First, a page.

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Hello! I’m a professional gardener, writer and a passionate photographer

obsessed with plants. I thrive in the great outdoors, finding plants growing in

their natural habitat and love sharing the therapeutic benefits of gardening.

I will always be in awe of planting seeds and watching them grow. From

sowing beans in jam jars as a kid to eating homegrown produce, gardening is

a wonder.


Soil contains the harmless bacterium Mycobacterium vaccae that releases

serotonin and dopamine, our brain’s natural anti-depressants, so gardening

can be tremendously beneficial to our wellbeing


I spent my early years in the Sussex countryside foraging nettles, chamomile,

exploring woods and finding wildflowers to press, growing up with strong

gardening and farming influences.

When our son was born we bought a house and suddenly had a space of our

own which meant we could put down roots! We transformed our abandoned

jungle and constructed raised beds, which quickly became my kitchen garden.

Precious times were had, getting dirty, digging holes and eating peas straight

from the pod.

Over the years I have fused my love of plants with the outdoors and walking in

nature has become an integral part of my life. It’s amazing how invigorating a hit of fresh air and

exercise is to get our endorphins pumping.

We can all feel like hibernating through winter but stick

on the thermals, waterproofs and embrace the elements.

It’s a guaranteed mood booster.

As soon as I step outside I feel a weight lift. Anxiety ebbs away and my focus

is absorbed in the surrounding environment. Whether it is in the garden or a

wood, hearing birdsong, seeing wildflowers grow or finding fungi, the

​experience is tremendously satisfying and relaxing. Look up and bathe in the

leafy canopy of trees. Take the time to use all your senses and appreciate the little things around us.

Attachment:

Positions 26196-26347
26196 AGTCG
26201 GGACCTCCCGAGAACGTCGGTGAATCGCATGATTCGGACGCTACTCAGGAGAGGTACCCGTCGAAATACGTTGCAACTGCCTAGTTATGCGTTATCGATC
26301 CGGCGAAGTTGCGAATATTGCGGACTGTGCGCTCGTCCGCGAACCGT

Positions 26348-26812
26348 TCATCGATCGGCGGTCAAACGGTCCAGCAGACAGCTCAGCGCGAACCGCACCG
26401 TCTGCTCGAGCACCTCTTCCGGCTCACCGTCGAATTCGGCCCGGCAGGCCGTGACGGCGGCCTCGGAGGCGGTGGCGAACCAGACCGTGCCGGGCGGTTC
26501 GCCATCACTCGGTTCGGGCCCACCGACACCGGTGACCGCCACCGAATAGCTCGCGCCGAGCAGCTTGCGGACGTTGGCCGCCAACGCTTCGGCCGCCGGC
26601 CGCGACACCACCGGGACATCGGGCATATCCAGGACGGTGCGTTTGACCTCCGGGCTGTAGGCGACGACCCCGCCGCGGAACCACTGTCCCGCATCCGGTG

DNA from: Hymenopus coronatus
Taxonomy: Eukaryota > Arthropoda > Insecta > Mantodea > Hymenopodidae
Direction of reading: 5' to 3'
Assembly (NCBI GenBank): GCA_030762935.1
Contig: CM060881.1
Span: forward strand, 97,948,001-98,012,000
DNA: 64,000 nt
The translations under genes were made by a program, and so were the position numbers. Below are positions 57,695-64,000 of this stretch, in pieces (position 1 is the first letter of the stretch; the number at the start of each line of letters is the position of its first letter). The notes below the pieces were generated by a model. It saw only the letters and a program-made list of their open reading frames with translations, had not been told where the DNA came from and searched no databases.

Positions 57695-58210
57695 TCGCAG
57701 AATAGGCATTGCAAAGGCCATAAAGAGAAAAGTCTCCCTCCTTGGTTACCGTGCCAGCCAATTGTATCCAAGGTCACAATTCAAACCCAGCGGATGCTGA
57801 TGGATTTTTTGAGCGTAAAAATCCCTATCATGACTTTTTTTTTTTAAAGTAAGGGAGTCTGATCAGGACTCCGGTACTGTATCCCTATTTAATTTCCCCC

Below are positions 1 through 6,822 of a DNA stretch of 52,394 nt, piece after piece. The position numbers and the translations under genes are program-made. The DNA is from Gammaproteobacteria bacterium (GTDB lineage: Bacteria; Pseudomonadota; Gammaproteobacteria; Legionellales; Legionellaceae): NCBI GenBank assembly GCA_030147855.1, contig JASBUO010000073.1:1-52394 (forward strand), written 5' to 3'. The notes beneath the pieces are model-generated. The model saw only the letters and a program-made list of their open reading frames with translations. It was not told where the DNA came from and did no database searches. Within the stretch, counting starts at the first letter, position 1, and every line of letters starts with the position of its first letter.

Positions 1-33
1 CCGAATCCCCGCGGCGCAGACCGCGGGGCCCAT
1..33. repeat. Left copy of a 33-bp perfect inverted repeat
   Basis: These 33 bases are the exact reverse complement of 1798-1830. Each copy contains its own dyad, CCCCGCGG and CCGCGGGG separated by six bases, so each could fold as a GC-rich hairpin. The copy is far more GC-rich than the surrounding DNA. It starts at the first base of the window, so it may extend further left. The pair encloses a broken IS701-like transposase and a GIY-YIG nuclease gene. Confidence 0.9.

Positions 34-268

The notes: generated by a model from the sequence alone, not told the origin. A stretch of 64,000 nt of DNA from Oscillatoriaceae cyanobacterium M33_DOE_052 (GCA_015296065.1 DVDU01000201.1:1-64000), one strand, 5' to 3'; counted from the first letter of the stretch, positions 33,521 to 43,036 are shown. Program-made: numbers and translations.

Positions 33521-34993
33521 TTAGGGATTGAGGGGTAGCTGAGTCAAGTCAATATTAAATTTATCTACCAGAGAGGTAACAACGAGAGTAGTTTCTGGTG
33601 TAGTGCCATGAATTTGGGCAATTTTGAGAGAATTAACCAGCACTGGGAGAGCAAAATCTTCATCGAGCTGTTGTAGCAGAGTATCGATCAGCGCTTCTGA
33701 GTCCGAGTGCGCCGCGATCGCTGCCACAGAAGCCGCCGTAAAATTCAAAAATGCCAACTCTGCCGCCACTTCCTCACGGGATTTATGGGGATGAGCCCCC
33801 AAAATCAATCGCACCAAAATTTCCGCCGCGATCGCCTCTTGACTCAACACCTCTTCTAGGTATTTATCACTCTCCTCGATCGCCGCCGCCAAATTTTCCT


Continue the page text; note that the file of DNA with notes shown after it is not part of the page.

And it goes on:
Look at the ever changing hues, listen to the crunch under foot of leaves and

gentle sound of rainfall, smell the scent of winter blooms, taste wild garlic and feel the texture of rough bark.


Trees emit ‘phytoncides,’ wood essential oils, which have a positive effect on our immune and nervous systems.

The more we connect and improve our

understanding of how we fit into the natural world, the more harmoniously we

can live. We are all part of this amazing ecosystem and our health can be

directly influenced by how we interact with it.

Walking in nature gives me time to think, step away from commitments and

concentrate on the changing season. It is also a great opportunity to chat

through ideas or issues.

I love taking photos and nature photography gives me the incentive to get

outside in all weathers and study plants and wildlife.

Get out for that invigorating walk and sleep well. Natural daylight helps

regulate melatonin levels, which controls our internal body clock so the more

time we spend indoors, the more lethargic we feel.


Spending time in a forest or park ‘forest bathing’ can lower cortisol stress

levels and blood pressure, improve concentration and memory.

Whether I am walking up a mountain or around my local wood

nature restores my motivation and energy.

I’ve just got to step outside.